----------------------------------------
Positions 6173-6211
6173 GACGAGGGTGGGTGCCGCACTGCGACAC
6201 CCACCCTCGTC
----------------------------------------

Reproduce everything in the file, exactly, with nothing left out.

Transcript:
Positions 6173-6211
6173 GACGAGGGTGGGTGCCGCACTGCGACAC
6201 CCACCCTCGTC